Globe, Movement, Politics, Trade Unions, United Kingdom, Workers

Demand a new normal

In light of the pitiful 1% NHS staff pay rise, the looming threat of mass unemployment and the new Police, crime, sentencing and courts bill, a protest will take to the streets of London on Saturday 26 June.


Elle McHale


“After Covid, demand a new normal.”

This is the slogan that captures the nation’s “visceral anger” over “the multitude of government failures during the pandemic, with one of the highest Covid death rates in the world.”

And it is the slogan that has been coined by The People’s Assembly organisers of the June demonstration, which aims to galvanise people against austerity, cuts and privatisation in the workplace.

The demonstration has key demands:  renationalise key industries, decent housing for all, no tory crony corruption, properly funded, fully publicly owned NHS, keep the market out of education, a green new deal, safe workplaces, save jobs, end fire and rehire, fully funded social care, and kill the Police, Crime, Sentencing and Courts Bill..

“We have exposed the failure of the government and we’ve exposed that growing inequality in our society, the failures of austerity politics. But we’ve also shown that when we want to we can take the homeless off our streets, we can protect worker’s pay, we can look after our sick, we can make a difference and build a new society with new politics,” said the Assistant General Secretary of Unite, Steve Turner.

It is for this reason that he has pledged the support of his union, standing in solidarity with 49 other trade unions, political organisations and community campaigns who each support this movement.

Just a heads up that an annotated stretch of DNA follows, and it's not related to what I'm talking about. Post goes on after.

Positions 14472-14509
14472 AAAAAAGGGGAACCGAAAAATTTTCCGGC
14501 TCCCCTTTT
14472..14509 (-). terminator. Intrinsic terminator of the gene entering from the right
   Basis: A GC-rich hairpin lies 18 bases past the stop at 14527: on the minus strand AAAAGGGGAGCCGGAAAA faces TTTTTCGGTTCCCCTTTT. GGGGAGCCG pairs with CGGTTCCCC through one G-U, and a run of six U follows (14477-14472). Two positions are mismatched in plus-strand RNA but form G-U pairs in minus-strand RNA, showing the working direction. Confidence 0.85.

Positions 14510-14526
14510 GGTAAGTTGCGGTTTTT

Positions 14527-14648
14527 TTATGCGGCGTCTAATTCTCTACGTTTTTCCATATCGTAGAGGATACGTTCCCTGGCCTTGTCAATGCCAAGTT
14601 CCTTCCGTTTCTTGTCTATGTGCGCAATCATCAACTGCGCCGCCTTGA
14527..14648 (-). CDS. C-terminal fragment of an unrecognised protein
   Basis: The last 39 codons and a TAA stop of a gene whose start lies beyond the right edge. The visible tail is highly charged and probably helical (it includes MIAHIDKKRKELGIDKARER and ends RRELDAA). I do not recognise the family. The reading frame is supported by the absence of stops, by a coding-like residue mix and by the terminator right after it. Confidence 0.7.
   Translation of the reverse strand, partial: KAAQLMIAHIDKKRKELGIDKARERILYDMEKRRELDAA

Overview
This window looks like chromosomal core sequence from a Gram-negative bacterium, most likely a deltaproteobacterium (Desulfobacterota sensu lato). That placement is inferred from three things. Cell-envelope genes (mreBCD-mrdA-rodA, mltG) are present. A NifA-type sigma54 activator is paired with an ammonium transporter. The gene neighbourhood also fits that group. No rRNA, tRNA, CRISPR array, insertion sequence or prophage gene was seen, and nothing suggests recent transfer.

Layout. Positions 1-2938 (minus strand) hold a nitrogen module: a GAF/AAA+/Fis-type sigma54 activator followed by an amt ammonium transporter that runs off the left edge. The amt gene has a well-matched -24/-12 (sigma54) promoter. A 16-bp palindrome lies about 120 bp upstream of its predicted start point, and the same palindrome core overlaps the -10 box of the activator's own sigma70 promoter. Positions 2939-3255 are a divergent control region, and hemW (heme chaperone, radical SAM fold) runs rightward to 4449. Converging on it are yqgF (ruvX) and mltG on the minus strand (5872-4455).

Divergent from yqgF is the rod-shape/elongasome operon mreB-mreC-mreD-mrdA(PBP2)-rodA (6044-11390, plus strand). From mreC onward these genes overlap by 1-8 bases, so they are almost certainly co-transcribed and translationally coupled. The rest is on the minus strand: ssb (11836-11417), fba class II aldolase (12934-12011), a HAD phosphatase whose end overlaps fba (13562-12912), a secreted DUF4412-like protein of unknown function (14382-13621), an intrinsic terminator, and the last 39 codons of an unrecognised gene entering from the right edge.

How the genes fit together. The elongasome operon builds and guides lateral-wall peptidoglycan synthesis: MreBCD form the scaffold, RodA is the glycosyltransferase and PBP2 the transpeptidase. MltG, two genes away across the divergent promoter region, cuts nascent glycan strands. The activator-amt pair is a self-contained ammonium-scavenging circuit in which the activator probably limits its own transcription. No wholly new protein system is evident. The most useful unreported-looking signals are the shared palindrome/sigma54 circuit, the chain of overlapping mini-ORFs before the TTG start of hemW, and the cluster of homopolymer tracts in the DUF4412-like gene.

The government have warned that the country’s finances are under a considerable amount of pressure therefore they recommended that NHS staff should receive a 1% pay increase this year. Professor Dame Donna Kinnair said: “It shows the government is completely out of touch with nursing staff, NHS workers and the public.”

The pressure of the pandemic has driven 700,000 people into poverty, according to the Legatum Institute’s 2020 winter report. The Child Poverty Action Group found that 200,000 of those individuals were children. This means 4.3 million children, in England, are currently in poverty.

Amid this strife, these marginalised groups have united through a shared growing concern that the new Policing, Crime, Sentencing and Courts Bill is propelling Britain towards becoming an authoritarian state.

The bill is due to reach its final reading in June, which the campaign states is “an affront to democracy, an assault on our rights to protest and an attempt to silence dissent & opposition to the government”.

The People’s Assembly against Austerity was launched in February 2013 as a fierce opposition to the austerity measures the coalition government were introducing. The campaign said: “The assembly will provide a national forum for anti-austerity views which, while increasingly popular, are barely represented in parliament.”

The “After Covid demand a New Normal” protest will take place on Saturday, 26th June 2021. They will assemble around Portland Place at 12, midday, before marching to Parliament Square. For further information, visit The People’s Assembly or email

(Photos: Pixabay)

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